If rigor means "logical precision," the answer is that Lang is good but not perfect. He generally does a good job of honestly identifying for the reader those points where he is not being fully rigorous. These points are almost always ones where he reasonably feels full rigor isn't desirable, in view of his readership. For example, he doesn't rigorously define real numbers or the operations on them, but he does state explicitly what he assumes about them. He doesn't prove the existence of $n$th roots, but he states explicitly that he assumes this without proof.
There are some points where I would disagree with the choices he makes. For example, having accepted the existence of $n$th roots, he could have been fully rigorous in deducing the possibility of defining powers to rational exponents. Instead, he assumes that it is possible to do this in such a way that the exponent laws will work. He also never sets out what the "basic properties" of area are that he assumes as known.
But these are minor quibbles. On the whole, Lang compares well to most books at a similar level. If you don't want to wait for calculus to dot all the i's and cross all the t's, you could read The Real Number System by Olmsted in parallel.
On the question of whether Lang will prepare you adequately for Spivak, the answer is maybe. It's better than most books for this, because it does devote considerable attention to proofs. On the other hand, it doesn't develop a high level of computational skill in important areas. That's one reason why in my answer here
I recommended supplementary reading. (The other reasons are to build general mathematical maturity and that the additional reading I suggested is, I feel, interesting in its own right.) The strongest students will be able to make a transition directly from Lang to Spivak. But I think many more will find they can follow the arguments in Spivak but are less successful at carrying them out themselves. The experience of reading Spivak will be less satisfying for them because they will be able to solve a smaller proportion of the problems than they otherwise would. The single most important aspect of this (after typical courses in high school algebra) is skill with inequalities, and that's why one of the books I recommended was An Introduction to Inequalities by Beckenbach and Bellman. An alternative would be a similar book by Korovkin.
With all of this being said, if you're eager to start with Spivak, there's no problem in just starting and seeing how successful you are on the exercises in the first few chapters.
Reading Spivak ought to clear up most of the concerns you may have about rigor in high school mathematics (in the sense of logical precision), but I will add a few more comments about this.
If you're exceptionally concerned about rigor, you can get the full story on the set-theoretical foundations of mathematics from a book like Introduction to Set Theory, by Jech and Hrbacek. This builds up from the axioms of set theory to a construction of the natural numbers, and later of the integers, rational numbers and real numbers. The problem is that while such a program is pre-Spivak in purely logical terms, it is post-Spivak in the demands it places on readers' mathematical maturity. For comparison, Spivak constructs the real numbers in the last part of his book, but he takes the rational numbers and their properties as intuitively known. My opinion is that few people would benefit from working through a set theory book before Spivak, but it may be helpful to have a general idea of what the steps are in providing a firm logical foundation for mathematics.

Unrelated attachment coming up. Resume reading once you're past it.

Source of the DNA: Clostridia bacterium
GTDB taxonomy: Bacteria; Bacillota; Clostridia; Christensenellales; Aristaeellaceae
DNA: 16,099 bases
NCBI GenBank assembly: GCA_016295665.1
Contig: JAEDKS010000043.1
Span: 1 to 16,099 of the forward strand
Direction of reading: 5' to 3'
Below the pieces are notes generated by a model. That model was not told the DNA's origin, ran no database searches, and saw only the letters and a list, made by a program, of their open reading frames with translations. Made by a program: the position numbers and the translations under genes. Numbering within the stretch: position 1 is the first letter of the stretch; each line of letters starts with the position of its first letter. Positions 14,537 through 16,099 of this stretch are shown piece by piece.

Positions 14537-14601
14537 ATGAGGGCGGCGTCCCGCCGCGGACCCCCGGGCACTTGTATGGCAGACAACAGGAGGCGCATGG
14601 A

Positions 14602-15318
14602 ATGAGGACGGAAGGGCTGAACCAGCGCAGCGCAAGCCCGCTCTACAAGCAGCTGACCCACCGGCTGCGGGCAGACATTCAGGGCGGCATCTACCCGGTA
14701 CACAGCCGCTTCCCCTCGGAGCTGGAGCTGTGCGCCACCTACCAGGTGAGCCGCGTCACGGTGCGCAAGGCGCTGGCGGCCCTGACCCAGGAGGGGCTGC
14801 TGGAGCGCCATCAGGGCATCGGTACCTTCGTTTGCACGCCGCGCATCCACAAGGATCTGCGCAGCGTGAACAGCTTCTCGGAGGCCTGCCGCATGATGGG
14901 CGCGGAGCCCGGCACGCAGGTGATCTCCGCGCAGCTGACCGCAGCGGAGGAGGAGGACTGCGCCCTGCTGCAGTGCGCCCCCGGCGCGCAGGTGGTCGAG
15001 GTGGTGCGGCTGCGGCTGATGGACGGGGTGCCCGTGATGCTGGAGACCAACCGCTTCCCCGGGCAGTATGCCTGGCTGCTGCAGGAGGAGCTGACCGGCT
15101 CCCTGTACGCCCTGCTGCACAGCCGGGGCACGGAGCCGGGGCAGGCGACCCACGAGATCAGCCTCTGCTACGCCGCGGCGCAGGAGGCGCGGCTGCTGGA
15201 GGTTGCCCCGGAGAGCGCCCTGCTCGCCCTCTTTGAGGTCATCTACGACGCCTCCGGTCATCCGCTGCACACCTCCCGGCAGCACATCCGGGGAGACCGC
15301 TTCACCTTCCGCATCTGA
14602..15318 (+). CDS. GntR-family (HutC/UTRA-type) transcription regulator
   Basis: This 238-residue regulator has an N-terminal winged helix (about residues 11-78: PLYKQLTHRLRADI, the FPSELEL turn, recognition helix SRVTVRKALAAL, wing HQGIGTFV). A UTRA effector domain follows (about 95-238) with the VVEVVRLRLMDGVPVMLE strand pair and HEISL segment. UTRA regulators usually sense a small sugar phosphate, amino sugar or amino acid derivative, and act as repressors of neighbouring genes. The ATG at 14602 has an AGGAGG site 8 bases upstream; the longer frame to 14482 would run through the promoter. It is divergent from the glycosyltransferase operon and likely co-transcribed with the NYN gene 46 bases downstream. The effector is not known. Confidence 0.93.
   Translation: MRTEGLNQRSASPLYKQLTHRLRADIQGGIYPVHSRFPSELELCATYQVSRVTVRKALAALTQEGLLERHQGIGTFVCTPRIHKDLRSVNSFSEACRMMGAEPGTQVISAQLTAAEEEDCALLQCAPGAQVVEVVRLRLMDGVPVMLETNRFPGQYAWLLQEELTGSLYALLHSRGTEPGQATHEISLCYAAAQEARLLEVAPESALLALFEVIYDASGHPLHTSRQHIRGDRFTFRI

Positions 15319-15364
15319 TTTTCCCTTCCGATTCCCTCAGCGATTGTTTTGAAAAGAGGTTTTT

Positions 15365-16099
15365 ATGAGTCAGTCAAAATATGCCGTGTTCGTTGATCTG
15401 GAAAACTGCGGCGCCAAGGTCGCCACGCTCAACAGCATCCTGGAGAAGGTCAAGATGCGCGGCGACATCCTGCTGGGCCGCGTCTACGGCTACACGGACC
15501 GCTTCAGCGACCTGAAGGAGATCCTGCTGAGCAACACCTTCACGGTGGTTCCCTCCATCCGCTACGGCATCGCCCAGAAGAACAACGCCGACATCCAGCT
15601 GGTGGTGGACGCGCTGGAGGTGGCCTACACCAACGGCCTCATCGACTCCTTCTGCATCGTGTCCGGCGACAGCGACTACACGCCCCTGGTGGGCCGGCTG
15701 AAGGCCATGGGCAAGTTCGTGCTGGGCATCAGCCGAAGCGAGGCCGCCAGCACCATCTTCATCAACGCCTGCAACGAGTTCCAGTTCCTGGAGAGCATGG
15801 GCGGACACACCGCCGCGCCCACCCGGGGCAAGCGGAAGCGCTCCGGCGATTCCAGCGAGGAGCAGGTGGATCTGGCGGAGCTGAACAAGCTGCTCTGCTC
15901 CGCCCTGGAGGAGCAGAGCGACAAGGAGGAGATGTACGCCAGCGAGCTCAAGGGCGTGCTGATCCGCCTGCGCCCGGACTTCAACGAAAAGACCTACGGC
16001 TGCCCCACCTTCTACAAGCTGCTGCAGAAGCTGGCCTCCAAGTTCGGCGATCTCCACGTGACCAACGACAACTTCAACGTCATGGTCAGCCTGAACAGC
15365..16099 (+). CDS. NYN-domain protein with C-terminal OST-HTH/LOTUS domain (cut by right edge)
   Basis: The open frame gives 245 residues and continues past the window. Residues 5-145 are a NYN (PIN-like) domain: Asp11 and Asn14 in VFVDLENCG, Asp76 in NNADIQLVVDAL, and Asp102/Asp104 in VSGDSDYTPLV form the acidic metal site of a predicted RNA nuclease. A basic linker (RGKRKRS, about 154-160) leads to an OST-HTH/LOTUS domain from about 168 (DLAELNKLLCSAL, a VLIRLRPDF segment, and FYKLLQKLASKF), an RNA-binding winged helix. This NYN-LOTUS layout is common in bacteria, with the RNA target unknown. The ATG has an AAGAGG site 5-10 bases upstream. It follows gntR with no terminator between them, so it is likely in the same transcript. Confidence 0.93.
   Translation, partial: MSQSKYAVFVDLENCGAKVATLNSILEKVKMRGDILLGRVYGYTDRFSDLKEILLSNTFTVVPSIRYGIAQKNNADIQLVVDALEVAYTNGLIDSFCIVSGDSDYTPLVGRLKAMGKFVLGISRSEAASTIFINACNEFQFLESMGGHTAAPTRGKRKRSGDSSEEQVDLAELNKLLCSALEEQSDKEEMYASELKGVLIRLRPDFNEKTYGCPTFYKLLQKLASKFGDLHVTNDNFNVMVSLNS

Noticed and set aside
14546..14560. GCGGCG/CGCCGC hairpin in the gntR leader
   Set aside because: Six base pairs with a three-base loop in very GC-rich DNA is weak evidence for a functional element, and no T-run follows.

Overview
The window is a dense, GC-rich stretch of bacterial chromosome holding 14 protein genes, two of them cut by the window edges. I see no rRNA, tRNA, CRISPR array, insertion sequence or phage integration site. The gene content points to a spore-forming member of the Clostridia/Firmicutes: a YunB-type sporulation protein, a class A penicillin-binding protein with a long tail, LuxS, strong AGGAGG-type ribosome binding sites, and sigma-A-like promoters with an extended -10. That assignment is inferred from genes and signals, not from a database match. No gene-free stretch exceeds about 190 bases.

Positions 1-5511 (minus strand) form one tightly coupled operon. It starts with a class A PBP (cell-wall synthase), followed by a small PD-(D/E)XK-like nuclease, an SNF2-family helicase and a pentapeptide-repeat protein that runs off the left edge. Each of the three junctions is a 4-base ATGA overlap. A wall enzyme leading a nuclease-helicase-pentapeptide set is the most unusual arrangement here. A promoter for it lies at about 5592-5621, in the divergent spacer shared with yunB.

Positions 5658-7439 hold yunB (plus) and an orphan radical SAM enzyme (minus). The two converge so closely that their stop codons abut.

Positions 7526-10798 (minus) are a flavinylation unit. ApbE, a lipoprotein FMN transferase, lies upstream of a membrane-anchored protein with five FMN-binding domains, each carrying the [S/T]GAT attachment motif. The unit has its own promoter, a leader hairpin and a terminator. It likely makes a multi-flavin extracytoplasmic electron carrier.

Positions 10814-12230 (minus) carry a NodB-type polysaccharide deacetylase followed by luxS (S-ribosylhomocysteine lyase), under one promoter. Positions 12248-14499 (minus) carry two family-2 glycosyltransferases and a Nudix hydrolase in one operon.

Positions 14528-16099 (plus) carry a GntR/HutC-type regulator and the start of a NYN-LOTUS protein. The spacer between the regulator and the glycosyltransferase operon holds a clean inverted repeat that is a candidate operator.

Even then, one might say that full rigor hasn't been achieved until one has presented a way to formalize the concept of proof to such an extent that the correctness of any given proof can be verified by an algorithm. (Such formal proofs are almost unreadable to humans because they are full of symbols.) This is accomplished in books on logic.
Edit: I forgot to answer the part about trigonometry. Plane trigonometry can be divided roughly into two parts: (1) geometric applications to triangles, quadrilaterals, etc.; (2) analytic trigonometry, which involves various algebraic manipulations of trigonometric functions. For the more advanced aspects of (1), good knowledge of (2) is necessary.
Part (2) is important, and I agree that Lang's book is short on this topic. But the trigonometry and complex number chapters of Parsonson's Pure Mathematics 1 and 2 (which I mentioned to you previously) ought to be quite enough for this. It's not necessary that this be taken beyond the level of Lang before you study calculus.
I think part (1), apart from the straightforward cases of solving triangles, is optional and is certainly not a prerequisite for calculus. A reasonable approach, supplementing what is done in Lang and Parsonson, would be to read some of the more geometric chapters of Parts II and III of Durell's Elementary Trigonometry and the initial chapters of his Advanced Trigonometry. (You'll be able to determine for yourself what is or isn't duplication for you when and if you study these books.) These can be downloaded here. For the later chapters especially, good knowledge of plane geometry is likely to be helpful. Kiselev (which you mentioned elsewhere that you're reading) is enough for this. An alternative could be (approximately) Chapters 10-12 of the book by Hobson, which you mentioned you're also reading.